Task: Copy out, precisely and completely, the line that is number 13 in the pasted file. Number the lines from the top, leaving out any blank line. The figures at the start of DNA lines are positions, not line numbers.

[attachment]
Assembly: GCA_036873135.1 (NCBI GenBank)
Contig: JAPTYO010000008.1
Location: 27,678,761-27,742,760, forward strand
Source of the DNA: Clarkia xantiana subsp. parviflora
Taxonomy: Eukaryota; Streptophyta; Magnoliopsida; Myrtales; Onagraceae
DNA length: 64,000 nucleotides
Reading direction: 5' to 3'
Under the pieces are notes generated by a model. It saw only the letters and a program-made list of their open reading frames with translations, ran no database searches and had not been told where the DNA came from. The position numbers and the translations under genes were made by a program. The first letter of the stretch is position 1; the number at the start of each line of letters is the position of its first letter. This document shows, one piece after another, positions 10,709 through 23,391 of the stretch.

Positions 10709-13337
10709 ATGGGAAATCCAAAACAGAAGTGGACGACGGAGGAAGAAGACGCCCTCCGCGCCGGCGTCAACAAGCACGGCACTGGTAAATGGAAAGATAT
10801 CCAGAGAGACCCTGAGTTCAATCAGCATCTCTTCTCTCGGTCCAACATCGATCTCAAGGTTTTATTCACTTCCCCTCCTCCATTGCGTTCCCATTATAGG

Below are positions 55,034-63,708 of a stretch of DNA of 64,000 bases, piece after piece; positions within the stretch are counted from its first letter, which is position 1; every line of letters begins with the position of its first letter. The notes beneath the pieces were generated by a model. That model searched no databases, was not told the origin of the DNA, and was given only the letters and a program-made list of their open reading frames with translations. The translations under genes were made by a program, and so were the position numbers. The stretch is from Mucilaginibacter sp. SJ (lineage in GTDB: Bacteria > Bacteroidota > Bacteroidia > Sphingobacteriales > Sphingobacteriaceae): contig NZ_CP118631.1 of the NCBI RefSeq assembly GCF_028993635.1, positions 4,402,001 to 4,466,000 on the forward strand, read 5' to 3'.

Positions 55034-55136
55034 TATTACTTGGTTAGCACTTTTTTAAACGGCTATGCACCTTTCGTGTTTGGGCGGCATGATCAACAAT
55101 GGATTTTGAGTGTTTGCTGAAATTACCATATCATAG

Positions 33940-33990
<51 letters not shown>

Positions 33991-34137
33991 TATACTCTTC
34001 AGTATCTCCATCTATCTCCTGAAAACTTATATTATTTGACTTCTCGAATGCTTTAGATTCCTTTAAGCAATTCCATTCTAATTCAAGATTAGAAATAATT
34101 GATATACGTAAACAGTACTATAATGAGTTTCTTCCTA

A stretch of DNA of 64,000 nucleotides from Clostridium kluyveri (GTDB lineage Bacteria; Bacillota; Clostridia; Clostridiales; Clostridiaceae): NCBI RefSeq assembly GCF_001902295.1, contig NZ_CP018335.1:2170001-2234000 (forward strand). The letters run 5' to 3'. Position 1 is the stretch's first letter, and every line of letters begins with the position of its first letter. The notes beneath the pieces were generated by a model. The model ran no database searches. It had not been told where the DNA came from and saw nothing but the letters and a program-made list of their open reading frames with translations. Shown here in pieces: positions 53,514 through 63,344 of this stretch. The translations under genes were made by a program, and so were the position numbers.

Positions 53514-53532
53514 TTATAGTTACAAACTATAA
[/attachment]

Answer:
Positions 55034-55136